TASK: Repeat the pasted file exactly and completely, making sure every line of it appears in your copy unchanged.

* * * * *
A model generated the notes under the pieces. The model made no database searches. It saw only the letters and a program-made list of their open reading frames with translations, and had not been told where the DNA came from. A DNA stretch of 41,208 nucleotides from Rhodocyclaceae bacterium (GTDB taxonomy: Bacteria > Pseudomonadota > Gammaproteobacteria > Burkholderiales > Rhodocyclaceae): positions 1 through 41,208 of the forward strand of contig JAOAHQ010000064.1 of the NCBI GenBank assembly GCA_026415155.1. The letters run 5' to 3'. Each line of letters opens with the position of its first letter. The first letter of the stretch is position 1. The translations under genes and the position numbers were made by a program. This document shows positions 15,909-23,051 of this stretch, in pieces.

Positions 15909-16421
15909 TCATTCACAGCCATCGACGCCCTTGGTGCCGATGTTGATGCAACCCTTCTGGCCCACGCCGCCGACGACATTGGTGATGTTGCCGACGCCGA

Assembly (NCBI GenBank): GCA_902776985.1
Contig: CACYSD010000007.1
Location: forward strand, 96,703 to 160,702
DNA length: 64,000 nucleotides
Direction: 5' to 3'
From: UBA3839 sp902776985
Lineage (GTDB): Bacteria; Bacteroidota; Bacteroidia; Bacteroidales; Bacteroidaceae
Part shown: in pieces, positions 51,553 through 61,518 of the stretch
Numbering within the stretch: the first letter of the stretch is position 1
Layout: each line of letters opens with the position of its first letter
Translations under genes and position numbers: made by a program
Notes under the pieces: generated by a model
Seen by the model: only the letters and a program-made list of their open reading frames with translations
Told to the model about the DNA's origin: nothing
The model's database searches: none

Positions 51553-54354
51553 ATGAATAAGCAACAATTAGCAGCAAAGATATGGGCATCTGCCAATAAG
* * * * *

A model generated the notes under the pieces. The model made no database searches. It saw only the letters and a program-made list of their open reading frames with translations, and had not been told where the DNA came from. A DNA stretch of 41,208 nucleotides from Rhodocyclaceae bacterium (GTDB taxonomy: Bacteria > Pseudomonadota > Gammaproteobacteria > Burkholderiales > Rhodocyclaceae): positions 1 through 41,208 of the forward strand of contig JAOAHQ010000064.1 of the NCBI GenBank assembly GCA_026415155.1. The letters run 5' to 3'. Each line of letters opens with the position of its first letter. The first letter of the stretch is position 1. The translations under genes and the position numbers were made by a program. This document shows positions 15,909-23,051 of this stretch, in pieces.

Positions 15909-16421
15909 TCATTCACAGCCATCGACGCCCTTGGTGCCGATGTTGATGCAACCCTTCTGGCCCACGCCGCCGACGACATTGGTGATGTTGCCGACGCCGA

Assembly (NCBI GenBank): GCA_902776985.1
Contig: CACYSD010000007.1
Location: forward strand, 96,703 to 160,702
DNA length: 64,000 nucleotides
Direction: 5' to 3'
From: UBA3839 sp902776985
Lineage (GTDB): Bacteria; Bacteroidota; Bacteroidia; Bacteroidales; Bacteroidaceae
Part shown: in pieces, positions 51,553 through 61,518 of the stretch
Numbering within the stretch: the first letter of the stretch is position 1
Layout: each line of letters opens with the position of its first letter
Translations under genes and position numbers: made by a program
Notes under the pieces: generated by a model
Seen by the model: only the letters and a program-made list of their open reading frames with translations
Told to the model about the DNA's origin: nothing
The model's database searches: none

Positions 51553-54354
51553 ATGAATAAGCAACAATTAGCAGCAAAGATATGGGCATCTGCCAATAAG